REVIEW: ‘The Unforgivable’ is a gritty film about trauma at a young age and being haunted by the past

Grace Hall, Contributing Writer

The scene opens on a middle-aged woman named Ruth Slater (Sandra Bullock), being released from jail. It’s clear she’s seen some things she hasn’t wanted to and her face looks weathered and hard. She clearly has built a wall between herself and her emotions, but she’s strong and looking for a job. It comes out later on that there’s a reason that she is the way she is. Her father committed suicide, leaving Slater (aged in her late teens) and her small sister to fend for themselves. When the sheriff came to evict them, she killed him, or so the record states. After that, her sister was placed with a family and sent into the system. The house was passed on, but not everyone has forgotten about what has happened.

“The Unforgivable” (2021) on Netflix. (Nora Fingscheidt/Red Production Company)

The children of the sheriff live with their trauma everyday. Not only is Slater labeled a cop-killer, but the people she harmed when she killed him label her the murderer of their father. Behind her cold exterior, it’s difficult to know if Slater is simply attempting to live a normal life or living as though it never happened, and to the sheriff’s children, it seems to be the latter. 

It’s evident that Slater will never move on from her past. As she says, “Everyone out here is exactly how they are in the yard.” Life is cruel, and she’s learned this well, but this doesn’t mean that she will always be able to protect herself. Slater will never know safety like those who have a support system out in the world may. Reliving her past by meeting her sister may seem like the only situation to Slater, but this is complicated for everyone involved. Wading through muddy feelings to get to the heart of the matter is tricky, and it almost seems selfish for Slater to attempt to contact her sister, when she has a new life, a new family and a bright future. She knows it will not be easy for her past to leave her alone. 

This movie really highlights the reality of what life after being in the system is like. It’s heartbreaking to know that if Slater had a different beginning to her life, she could have been led down a very different path. The fight instinct is very strong and in situations where someone feels like they have been threatened, their reaction can be violent and almost animalistic. Protecting a sister, who you have a motherly instinct towards, can lend itself towards this.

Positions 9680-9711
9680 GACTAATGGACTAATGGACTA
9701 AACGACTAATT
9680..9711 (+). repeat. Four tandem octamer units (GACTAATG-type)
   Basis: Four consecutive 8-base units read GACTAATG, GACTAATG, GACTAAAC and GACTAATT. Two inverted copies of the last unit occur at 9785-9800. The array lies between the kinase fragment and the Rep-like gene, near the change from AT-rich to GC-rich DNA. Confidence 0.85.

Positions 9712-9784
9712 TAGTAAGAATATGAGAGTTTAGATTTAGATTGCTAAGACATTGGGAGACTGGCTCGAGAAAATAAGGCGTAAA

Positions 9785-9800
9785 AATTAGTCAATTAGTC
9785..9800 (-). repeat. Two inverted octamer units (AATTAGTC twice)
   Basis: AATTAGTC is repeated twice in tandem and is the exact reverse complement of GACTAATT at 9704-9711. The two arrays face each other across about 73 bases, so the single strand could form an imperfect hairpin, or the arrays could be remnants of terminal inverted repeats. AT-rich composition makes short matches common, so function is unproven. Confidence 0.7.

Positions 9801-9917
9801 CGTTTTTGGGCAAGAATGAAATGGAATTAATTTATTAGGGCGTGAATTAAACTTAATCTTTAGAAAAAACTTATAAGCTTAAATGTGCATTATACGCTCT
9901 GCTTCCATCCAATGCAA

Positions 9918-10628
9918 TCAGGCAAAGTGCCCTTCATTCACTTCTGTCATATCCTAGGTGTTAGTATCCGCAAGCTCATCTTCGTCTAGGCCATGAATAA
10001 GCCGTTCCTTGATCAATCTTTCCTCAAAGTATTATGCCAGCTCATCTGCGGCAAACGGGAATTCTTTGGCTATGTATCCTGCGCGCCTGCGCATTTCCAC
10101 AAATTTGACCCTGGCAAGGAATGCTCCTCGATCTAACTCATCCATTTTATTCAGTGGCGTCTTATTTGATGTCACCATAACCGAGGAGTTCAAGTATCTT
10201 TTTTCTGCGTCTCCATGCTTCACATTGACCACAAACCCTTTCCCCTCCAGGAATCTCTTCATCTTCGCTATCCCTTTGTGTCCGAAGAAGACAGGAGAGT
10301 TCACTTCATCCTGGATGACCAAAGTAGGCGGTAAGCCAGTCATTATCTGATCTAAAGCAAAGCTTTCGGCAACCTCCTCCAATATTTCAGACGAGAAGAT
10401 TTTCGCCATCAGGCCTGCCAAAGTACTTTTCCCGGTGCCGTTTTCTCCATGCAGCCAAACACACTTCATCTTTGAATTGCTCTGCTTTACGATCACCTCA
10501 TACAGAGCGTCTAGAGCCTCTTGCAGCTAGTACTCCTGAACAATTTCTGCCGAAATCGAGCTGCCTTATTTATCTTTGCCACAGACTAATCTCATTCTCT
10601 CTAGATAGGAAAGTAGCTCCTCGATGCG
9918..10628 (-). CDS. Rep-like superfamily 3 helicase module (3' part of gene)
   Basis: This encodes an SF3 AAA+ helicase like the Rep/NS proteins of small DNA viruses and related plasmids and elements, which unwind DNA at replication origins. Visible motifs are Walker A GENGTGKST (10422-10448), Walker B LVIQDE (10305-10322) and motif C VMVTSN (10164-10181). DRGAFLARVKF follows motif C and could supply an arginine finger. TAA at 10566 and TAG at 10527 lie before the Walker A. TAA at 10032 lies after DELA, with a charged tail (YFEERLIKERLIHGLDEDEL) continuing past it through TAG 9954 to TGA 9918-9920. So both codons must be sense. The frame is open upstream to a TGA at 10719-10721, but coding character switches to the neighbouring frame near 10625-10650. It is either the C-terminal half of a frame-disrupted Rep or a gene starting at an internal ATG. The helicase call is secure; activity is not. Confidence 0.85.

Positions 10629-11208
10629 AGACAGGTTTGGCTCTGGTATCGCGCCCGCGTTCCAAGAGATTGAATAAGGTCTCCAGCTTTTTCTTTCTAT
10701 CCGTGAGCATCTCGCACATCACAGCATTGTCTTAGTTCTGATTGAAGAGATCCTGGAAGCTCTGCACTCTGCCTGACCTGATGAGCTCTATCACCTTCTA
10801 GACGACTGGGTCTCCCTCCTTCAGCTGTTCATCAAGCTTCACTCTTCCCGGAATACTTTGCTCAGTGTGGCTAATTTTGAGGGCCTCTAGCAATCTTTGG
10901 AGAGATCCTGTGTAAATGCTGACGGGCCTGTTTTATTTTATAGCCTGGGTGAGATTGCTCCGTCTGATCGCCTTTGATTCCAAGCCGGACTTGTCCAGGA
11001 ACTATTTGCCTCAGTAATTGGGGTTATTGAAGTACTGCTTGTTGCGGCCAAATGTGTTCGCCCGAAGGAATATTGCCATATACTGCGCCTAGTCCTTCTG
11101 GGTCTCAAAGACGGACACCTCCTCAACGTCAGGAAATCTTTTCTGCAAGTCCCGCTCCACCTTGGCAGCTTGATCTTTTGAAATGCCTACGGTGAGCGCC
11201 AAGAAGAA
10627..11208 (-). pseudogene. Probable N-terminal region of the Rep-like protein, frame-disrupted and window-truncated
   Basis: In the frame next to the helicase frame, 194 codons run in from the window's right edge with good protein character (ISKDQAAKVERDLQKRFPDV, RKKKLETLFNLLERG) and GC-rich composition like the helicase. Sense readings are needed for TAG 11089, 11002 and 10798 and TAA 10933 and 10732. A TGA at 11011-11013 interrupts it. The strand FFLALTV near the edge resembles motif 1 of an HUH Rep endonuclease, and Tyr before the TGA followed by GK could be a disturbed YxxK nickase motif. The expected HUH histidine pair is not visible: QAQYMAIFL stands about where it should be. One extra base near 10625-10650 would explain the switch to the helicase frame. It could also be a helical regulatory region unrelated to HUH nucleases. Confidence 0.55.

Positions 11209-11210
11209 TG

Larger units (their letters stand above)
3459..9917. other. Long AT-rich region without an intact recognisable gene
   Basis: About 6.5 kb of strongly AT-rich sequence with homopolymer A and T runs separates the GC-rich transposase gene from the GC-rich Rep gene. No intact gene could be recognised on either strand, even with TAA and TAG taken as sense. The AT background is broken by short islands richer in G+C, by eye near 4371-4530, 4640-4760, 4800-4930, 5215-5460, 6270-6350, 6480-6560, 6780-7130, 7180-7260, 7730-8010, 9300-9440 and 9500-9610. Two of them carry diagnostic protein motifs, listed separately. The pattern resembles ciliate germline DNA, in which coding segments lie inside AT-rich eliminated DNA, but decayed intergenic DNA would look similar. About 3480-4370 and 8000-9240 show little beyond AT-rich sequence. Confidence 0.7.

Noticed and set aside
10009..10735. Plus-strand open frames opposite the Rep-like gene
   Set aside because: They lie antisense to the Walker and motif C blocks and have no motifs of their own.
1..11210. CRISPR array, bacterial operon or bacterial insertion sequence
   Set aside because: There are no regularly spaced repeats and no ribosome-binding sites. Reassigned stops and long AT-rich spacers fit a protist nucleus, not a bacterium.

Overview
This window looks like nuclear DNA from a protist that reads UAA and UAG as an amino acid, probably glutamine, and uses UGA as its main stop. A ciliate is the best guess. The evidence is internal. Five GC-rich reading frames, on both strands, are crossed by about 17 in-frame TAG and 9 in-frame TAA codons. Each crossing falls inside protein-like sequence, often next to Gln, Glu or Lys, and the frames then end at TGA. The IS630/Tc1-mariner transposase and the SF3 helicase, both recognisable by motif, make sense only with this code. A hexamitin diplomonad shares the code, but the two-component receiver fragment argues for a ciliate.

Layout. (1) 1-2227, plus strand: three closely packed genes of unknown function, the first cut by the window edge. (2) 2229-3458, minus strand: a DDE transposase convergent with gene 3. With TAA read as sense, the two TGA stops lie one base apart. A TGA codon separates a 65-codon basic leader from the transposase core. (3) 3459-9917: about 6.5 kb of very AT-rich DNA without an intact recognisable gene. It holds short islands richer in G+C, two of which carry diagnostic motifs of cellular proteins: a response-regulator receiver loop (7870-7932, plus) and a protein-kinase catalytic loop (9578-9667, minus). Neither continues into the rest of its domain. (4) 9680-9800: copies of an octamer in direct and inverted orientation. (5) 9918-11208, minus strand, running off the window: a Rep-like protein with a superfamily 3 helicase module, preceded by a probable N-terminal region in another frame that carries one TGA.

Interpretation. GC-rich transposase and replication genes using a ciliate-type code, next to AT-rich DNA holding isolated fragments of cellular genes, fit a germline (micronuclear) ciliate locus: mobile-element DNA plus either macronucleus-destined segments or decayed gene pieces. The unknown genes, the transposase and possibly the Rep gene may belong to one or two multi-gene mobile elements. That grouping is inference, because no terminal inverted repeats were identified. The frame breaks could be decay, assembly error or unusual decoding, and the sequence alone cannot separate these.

One of the unique things about this movie is how it portrays forgiveness. We know that it’s not a one and done thing to do, but it’s also scary how far people will carry their grudges. In some cases, anger from years ago still festers knowing that revenge has not been paid, at least through their eyes. In a different world, where the dead sheriff’s sons would not seek revenge and the world did not label her as a cop killer, Slater may have been able to live a meaningful life, but she would still carry the trauma of what happened to her and what she has done.

The run time of this movie was perfectlong enough to truly spend time on Slater’s emotions and the unraveling of the plotline, but always maintaining the audience’s attention. At an hour and fifty-two minutes, it may seem long for the plot, but this is required to really delve into the issues that Slater faces, as well as spending time on side characters. The film is gritty, and the emotions are complicated. It takes time for Slater to even confront these fully, and for the audience to come to terms with them as well. The film’s length reflects this fact, allowing enough time for viewers to grasp the story.

To be quite honest, this movie made me cry. It’s a great representation of motherly love, of missing the one person that is family and being punished for a past you cannot escape. The themes of forgiveness, unconditional, motherly love and the strength of a person are gritty and personal, leaving space for personal reflection on the part of the audience. 

In a world where children are forced to grow up too fast, life doesn’t just go on. The past is carried heavily, and though regrets may be held as well, this doesn’t mean others will forgive you. Everyone is a child in one way or another, yearning for love and attempting to find their way in life. The web of pain spreads from one individual to another, and as the saying goes, hurt people hurt people. “The Unforgivable” really bends down to a child’s level, looks them in the eye, and begs the question, “When does it stop?”